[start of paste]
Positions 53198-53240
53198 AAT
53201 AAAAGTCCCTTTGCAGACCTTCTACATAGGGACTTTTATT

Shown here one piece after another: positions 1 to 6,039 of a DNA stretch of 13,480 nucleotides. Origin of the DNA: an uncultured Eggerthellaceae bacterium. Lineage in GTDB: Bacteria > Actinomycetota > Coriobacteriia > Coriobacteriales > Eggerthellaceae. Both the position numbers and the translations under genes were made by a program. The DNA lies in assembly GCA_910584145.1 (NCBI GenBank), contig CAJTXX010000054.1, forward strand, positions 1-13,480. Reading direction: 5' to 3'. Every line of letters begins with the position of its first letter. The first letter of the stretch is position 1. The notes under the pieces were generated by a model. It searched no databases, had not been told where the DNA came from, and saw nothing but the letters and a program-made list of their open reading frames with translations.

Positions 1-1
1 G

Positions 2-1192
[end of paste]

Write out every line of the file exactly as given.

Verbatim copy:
Positions 53198-53240
53198 AAT
53201 AAAAGTCCCTTTGCAGACCTTCTACATAGGGACTTTTATT

Shown here one piece after another: positions 1 to 6,039 of a DNA stretch of 13,480 nucleotides. Origin of the DNA: an uncultured Eggerthellaceae bacterium. Lineage in GTDB: Bacteria > Actinomycetota > Coriobacteriia > Coriobacteriales > Eggerthellaceae. Both the position numbers and the translations under genes were made by a program. The DNA lies in assembly GCA_910584145.1 (NCBI GenBank), contig CAJTXX010000054.1, forward strand, positions 1-13,480. Reading direction: 5' to 3'. Every line of letters begins with the position of its first letter. The first letter of the stretch is position 1. The notes under the pieces were generated by a model. It searched no databases, had not been told where the DNA came from, and saw nothing but the letters and a program-made list of their open reading frames with translations.

Positions 1-1
1 G

Positions 2-1192